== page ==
A few years ago, I heard a quote that Mr. Rogers had said about what happens when tragedy hits: “When I was a boy and I would see scary things in the news, my mother would say to me, ‘Look for the helpers. You will always find people who are helping’” (Fred Rogers). This quote took me back to the day of June 1st, 2011. I woke up thinking it would be a normal day. I went to school and once leaving I noticed the greenish eerie tint the sky held. It was an extremely hot and humid day, so a thunderstorm to change this was long overdue. I walked a mile home like I did every day and once home I was greeted with my grandmother rushing me inside. She informed me with a quiver in her voice that there had been tornado warnings.
The weather alert alarm is a noise I will never forget. To this day, whenever I am watching T.V. and the test alarms come on, my heart races, and my mind goes back to the day of the tornado. After a half hour of watching my two brothers and I, my grandmother began to sense our unease as we looked out at the green sky, wondering if the warnings were something we should take seriously. In a panic, we called my mother, who was late getting home due to traffic.
She answered the phone as if nothing was wrong. She said calmly, “We get these warnings every year,— we live in Massachusetts! We have nothing to worry about.” By the time she got home, the calm in her voice had vanished. She had heard that the tornado had formed, and we had minimal time before it came our way. She grabbed snacks and rushed us into the basement knowing we could be down there for a while. From the basement, we heard the roaring winds and loud thunderous sounds. It was as if a God was banging on the sky. I looked out the tiny window we had in the top left corner of my basement and saw debris flying all over and witnessed the windows of my mother’s car shatter. I looked away, hiding my face. We began to pray, “In the name of the father, the son, and the holy spirit, Ame– CRASH!” All we could hear was glass shattering, and the crashing of an object into our house. We huddled and attempted to wait for it to all pass, but knew our house was in a fragile state and worried it could not stand any more of the storm.
My mom stood up and told us to follow her. She told us that we were going to huddle, stay together, and run to my neighbor’s house, hoping their living conditions were better than ours. I knew from the sound of the crash that our house was in bad shape, but I never would have thought I would walk up the basement stairs to see a fully grown pine tree taking up the space of my living room. My younger brother yelled, “It smells like Christmas in here!” not old enough to realize the tragedy that just occurred. We were all in shock but came out of it quickly as our adrenaline kicked in. We stuck to our plan and stepped outside to run to our neighbor’s house. Once outside, I looked out at what used to be my neighborhood, now a space covered in huge pine trees, cables, and wires. I looked to my right, to see the Cathedral High School scoreboard on my neighbor’s lawn. We lived a mile away from Cathedral. It was all too much to take in at once, yet we kept running, being careful of downed power lines until we arrived at my neighbor’s house. They let us in willingly, and were relieved we were okay. Once the wind died down, we walked outside again. The whole neighborhood was checking on each other, asking if everyone was okay.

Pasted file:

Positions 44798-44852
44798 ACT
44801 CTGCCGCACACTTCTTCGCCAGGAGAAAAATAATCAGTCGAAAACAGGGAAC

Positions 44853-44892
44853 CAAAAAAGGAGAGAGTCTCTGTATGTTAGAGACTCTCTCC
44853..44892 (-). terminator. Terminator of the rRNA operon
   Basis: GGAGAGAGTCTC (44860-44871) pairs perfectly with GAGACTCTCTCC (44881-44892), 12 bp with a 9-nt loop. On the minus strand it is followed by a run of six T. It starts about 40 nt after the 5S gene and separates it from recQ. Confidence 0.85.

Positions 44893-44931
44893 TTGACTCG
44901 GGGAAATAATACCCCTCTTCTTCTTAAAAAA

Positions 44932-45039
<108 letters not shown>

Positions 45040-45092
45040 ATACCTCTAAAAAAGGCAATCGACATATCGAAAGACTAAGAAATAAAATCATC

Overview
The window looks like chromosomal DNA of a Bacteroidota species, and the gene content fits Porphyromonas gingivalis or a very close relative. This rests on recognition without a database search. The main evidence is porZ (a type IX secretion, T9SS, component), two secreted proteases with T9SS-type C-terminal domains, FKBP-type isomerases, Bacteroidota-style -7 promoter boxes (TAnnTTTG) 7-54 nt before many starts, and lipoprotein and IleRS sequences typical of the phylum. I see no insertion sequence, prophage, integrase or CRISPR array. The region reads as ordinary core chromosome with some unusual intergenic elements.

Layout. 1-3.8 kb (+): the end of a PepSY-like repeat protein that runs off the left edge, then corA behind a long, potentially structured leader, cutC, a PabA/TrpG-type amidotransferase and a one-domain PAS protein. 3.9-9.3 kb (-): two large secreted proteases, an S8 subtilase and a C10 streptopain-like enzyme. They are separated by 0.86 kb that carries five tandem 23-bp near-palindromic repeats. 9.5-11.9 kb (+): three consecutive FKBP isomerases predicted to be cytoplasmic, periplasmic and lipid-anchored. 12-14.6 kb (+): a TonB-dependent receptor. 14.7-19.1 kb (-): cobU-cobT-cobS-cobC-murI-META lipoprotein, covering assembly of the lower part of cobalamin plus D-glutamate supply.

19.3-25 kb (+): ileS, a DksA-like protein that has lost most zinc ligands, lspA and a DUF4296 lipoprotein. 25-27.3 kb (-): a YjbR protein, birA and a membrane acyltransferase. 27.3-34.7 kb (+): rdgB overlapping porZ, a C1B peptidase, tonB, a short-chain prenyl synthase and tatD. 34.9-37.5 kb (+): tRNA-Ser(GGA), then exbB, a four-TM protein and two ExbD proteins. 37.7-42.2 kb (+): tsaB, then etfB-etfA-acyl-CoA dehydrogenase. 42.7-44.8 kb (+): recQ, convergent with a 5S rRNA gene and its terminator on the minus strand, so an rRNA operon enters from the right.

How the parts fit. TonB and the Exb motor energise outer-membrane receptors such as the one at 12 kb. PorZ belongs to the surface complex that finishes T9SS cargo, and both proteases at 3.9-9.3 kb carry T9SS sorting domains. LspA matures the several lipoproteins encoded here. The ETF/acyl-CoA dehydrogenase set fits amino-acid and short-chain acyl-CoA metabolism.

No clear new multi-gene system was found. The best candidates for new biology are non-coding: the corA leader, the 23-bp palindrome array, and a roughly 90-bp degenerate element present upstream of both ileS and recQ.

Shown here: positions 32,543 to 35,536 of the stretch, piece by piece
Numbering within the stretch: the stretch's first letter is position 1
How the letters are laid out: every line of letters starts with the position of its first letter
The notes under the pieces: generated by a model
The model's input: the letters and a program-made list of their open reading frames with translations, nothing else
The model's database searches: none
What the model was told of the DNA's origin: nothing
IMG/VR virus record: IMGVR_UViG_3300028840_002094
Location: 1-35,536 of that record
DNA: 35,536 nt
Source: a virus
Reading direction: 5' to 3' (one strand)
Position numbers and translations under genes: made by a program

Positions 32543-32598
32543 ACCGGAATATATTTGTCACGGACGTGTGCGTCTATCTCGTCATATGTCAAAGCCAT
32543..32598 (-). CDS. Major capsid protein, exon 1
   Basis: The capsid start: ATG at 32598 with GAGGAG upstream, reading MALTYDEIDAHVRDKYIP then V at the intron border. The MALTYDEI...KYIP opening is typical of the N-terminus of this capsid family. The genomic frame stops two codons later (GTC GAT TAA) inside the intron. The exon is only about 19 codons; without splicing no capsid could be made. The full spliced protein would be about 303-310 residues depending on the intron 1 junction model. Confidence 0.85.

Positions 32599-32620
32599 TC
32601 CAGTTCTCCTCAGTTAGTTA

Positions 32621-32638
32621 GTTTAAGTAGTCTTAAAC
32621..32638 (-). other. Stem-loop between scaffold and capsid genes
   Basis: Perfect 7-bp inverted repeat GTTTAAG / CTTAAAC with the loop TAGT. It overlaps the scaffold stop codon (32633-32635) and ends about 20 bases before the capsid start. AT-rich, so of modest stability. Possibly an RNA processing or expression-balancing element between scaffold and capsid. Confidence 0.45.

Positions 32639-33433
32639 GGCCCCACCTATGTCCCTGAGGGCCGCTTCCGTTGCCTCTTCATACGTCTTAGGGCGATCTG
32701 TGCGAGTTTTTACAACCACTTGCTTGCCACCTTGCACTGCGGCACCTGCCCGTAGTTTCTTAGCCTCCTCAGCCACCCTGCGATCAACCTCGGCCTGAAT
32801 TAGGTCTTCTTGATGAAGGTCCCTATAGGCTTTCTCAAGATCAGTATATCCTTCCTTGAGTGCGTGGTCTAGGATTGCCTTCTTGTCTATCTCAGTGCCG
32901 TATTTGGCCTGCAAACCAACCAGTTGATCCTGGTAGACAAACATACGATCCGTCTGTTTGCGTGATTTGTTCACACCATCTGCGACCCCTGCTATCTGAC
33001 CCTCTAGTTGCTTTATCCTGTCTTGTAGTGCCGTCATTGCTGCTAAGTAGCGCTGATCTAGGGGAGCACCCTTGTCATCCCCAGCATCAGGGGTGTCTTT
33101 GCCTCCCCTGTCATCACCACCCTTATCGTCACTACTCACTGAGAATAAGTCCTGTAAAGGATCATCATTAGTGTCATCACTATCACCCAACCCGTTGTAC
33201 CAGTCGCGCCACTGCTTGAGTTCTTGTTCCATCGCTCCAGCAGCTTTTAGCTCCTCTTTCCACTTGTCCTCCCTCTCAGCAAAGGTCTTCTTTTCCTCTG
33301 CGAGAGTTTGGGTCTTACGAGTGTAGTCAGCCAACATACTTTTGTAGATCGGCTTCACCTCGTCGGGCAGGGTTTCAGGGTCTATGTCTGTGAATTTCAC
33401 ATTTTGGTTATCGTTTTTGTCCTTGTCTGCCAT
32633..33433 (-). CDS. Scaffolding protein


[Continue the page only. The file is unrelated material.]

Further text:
If not for my neighbors’ care and motivation, I would have never left my basement. After seeing the effect the tornado had on my neighborhood, I was afraid it would happen again especially with the unsettled weather in the days following the tornado. Once returning home from my neighbor’s house the day of the tornado, I went straight to the basement and did not come upstairs for two weeks. It was my neighbor George, the kindest man you’ll ever meet, whose words pushed me to leave and go outside. He softly spoke, “Everyone misses you. Let me make you a promise. I promise it will not happen again. I want you to come upstairs one time, and if you hate it, you can stay down here forever. Just come upstairs and see everyone that is helping.”
It was amazing to see people come together immediately after the tornado. Everyone helped each other out in a time of need. I saw families I’ve never seen before pulling wagons filled with bottled water and sandwiches for the neighborhood, along with the National Guard attempting to normalize the neighborhood I used to call home. It took the entire length of the summer for us to be able to see the ground of our backyard. At some points, we had up to thirty people at a time volunteering to help clear out our debris. As for the tree that split our house, our neighbors cut it all up, cleared it out of my home, and used a tarp as a temporary wall. The tornado brought us all together as a community and made us respect each other all the more. Block parties on the yearly anniversary date of the tornado became a ritual and the tornado soon became a story to tell.
Lydia Ryan is a senior at Minnechaug Regional High School. She hopes to be a journalist in the future. She enjoys hanging out with friends, binge watching her favorite TV shows, and spending time with her two brothers.